Many commercial leases appear to confer on landlords a wide and unilateral power to calculate and demand payment of service charges. An important Supreme Court ruling, however, indicates that they may not enjoy quite such a whip hand in future.
A substantial commercial tenant was served with certified service charge demands totalling over £400,000. In refusing to pay, it asserted that they were excessive and included items and expenses that were not properly due under the terms of its leases. The landlord, however, pointed to a clause in the leases which stated that the certified bills were 'conclusive' subject only to the defences that there had been a manifest error, a mathematical error or fraud.
The tenant argued that the true meaning of the certification clause was that the bills were conclusive as to the amount of costs incurred by the landlord, but not as to the tenant's liability for service charges. The Court of Appeal, however, preferred the landlord's more natural interpretation of the clause and it was awarded summary judgment in the full amount of the disputed service charges.
By a majority, the Supreme Court dismissed the tenant's appeal against that ruling. Crucially, however, it found that the tenant was not precluded from pursuing a counterclaim in relation to its underlying liability for the disputed service charges.
The Court found neither side's interpretation of the certification clause satisfactory. The landlord's argument that the certified bills were, subject to the listed defences, conclusive as to the extent of the tenant's liability fitted well with the wording of the clause. However, that reading was inconsistent with other provisions of the leases which, amongst other things, conferred a right on the tenant to inspect receipts, invoices and other documents on which the demands were based.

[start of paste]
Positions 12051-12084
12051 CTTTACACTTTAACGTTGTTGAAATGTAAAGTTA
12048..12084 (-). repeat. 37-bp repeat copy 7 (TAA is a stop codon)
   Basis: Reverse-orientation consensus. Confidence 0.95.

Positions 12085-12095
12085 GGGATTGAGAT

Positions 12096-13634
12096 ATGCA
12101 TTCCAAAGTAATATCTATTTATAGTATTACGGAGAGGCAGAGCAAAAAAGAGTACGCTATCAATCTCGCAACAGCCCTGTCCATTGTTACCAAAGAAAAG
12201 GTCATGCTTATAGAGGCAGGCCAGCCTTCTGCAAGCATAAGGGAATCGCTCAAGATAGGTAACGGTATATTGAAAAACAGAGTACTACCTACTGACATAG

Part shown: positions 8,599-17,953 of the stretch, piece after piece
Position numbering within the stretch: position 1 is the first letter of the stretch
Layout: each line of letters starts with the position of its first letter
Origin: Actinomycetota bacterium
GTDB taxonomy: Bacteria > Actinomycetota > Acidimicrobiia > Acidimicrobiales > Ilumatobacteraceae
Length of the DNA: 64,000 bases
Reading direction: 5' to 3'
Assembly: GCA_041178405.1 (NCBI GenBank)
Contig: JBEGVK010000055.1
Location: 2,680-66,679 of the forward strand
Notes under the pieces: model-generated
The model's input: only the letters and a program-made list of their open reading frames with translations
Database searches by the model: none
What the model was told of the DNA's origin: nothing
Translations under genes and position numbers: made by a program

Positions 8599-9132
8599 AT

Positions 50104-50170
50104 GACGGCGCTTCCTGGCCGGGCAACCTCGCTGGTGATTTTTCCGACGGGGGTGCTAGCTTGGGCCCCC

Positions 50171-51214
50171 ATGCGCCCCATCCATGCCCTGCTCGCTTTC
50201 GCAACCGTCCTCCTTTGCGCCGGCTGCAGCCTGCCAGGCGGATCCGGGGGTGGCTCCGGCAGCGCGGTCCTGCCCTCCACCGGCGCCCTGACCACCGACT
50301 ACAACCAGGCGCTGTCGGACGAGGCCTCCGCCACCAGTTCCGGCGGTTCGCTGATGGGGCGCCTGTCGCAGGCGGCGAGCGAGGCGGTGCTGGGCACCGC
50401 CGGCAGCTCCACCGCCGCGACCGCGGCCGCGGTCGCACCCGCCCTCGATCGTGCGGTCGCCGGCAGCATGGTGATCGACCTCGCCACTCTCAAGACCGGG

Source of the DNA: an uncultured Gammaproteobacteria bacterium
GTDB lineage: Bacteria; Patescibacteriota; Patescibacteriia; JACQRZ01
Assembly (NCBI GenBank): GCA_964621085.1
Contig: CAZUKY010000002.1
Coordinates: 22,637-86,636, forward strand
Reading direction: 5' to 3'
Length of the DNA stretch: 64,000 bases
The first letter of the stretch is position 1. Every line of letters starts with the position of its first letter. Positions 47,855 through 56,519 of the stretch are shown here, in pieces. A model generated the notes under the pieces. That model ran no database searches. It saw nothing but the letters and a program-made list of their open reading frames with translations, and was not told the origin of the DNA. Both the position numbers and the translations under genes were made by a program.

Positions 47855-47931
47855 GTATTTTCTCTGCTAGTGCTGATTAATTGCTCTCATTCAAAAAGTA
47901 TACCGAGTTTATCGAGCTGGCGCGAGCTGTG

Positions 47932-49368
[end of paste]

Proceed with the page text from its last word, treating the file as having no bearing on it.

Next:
It would also, the Court noted, be surprising if the landlord were unilaterally entitled to conclusively resolve issues in relation to liability for service charges without the tenant having any opportunity to make representations. That would amount to a 'pay now, argue never' regime. On the other hand, the tenant's interpretation of the certification clause conflicted with its natural and ordinary meaning.
The Court found that an alternative interpretation of the clause was possible which would avoid such difficulties. It accepted that the certified bills were conclusive and that the tenant was required to pay them, subject to the permitted defences. That reading of the certification clause would enable the landlord to recover service charges without protracted delay or dispute, thus protecting its cashflow.
However, the Court went on to find that, on a true reading of the certification clause, the tenant was not precluded from later disputing liability for any service charge payments made. Such an interpretation gave full effect to the tenant's inspection rights and entitled it to pursue arguable claims in respect of service charge liability. The Court noted that its reading of the certification clause gave rise to the type of 'pay now, argue later' regime that is commonly found in commercial contracts.